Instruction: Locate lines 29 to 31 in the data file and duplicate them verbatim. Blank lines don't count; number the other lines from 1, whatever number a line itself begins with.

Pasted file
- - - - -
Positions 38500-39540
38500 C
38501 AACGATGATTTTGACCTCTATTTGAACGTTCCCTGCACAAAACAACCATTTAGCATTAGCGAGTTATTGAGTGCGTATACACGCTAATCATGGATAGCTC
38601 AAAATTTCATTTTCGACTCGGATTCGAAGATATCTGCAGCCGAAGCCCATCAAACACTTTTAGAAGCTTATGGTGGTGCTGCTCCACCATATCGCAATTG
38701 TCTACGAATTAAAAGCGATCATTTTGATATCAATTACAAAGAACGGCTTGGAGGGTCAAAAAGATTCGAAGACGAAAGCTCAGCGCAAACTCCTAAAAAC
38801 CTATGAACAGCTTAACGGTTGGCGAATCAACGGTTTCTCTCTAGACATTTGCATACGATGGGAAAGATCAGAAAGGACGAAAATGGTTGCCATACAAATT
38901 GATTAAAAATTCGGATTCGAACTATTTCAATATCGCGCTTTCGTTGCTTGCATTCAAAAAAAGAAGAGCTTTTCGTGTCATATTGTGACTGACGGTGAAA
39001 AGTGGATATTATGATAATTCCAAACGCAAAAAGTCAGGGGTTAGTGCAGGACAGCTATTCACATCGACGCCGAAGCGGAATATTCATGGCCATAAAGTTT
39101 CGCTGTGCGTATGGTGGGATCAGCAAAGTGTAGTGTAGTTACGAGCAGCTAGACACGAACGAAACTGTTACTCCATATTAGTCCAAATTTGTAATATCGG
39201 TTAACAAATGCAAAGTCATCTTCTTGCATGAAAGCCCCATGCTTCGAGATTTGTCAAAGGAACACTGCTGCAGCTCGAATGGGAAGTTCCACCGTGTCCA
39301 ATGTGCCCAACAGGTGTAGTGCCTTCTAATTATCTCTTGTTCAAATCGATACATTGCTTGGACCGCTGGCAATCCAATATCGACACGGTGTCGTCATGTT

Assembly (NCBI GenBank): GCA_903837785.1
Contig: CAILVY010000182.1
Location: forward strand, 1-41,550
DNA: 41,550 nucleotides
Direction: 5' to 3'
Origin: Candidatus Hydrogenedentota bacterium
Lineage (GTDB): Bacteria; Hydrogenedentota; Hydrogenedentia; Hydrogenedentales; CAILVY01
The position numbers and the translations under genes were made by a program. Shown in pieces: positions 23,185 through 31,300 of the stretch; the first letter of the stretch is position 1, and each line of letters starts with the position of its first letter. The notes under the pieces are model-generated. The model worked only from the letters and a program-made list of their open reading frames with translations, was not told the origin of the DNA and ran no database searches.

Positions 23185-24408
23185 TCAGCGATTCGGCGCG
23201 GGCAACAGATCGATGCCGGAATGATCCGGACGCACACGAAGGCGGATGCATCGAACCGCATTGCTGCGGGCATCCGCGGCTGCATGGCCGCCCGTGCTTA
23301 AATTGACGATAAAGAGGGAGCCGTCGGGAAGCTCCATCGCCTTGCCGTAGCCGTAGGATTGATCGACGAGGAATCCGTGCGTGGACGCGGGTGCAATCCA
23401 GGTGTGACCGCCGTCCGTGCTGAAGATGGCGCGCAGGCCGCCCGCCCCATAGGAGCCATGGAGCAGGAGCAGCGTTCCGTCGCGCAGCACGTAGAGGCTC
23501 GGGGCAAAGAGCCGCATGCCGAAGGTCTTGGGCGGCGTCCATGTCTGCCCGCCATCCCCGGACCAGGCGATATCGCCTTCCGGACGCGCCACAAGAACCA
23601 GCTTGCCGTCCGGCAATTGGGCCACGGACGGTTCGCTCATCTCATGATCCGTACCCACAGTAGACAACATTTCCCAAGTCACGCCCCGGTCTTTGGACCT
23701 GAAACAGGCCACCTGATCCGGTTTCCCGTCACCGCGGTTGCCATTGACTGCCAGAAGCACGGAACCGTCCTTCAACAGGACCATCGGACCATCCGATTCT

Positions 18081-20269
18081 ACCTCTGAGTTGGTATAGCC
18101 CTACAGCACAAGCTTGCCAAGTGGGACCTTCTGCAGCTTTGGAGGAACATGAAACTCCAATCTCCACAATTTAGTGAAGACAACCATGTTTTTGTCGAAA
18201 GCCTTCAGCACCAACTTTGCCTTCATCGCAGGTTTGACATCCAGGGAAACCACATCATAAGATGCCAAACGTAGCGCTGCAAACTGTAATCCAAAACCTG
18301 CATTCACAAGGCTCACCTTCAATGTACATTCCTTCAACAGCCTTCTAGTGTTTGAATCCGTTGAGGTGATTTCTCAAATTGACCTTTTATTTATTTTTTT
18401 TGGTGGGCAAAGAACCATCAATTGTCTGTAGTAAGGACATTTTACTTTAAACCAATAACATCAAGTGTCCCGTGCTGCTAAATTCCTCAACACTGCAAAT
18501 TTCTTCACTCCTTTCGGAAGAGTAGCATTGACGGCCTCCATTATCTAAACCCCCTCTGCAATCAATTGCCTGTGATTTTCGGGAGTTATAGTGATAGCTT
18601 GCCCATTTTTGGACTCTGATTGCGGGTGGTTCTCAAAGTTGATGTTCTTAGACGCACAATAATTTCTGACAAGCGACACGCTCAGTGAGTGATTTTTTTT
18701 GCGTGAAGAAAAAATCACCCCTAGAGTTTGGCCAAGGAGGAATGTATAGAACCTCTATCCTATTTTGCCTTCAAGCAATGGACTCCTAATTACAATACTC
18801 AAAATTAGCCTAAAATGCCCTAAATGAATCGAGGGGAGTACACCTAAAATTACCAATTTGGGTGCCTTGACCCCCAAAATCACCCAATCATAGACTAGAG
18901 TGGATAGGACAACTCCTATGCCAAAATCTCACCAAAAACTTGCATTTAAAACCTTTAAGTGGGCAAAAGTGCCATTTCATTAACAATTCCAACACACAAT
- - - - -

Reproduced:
18081 ACCTCTGAGTTGGTATAGCC
18101 CTACAGCACAAGCTTGCCAAGTGGGACCTTCTGCAGCTTTGGAGGAACATGAAACTCCAATCTCCACAATTTAGTGAAGACAACCATGTTTTTGTCGAAA
18201 GCCTTCAGCACCAACTTTGCCTTCATCGCAGGTTTGACATCCAGGGAAACCACATCATAAGATGCCAAACGTAGCGCTGCAAACTGTAATCCAAAACCTG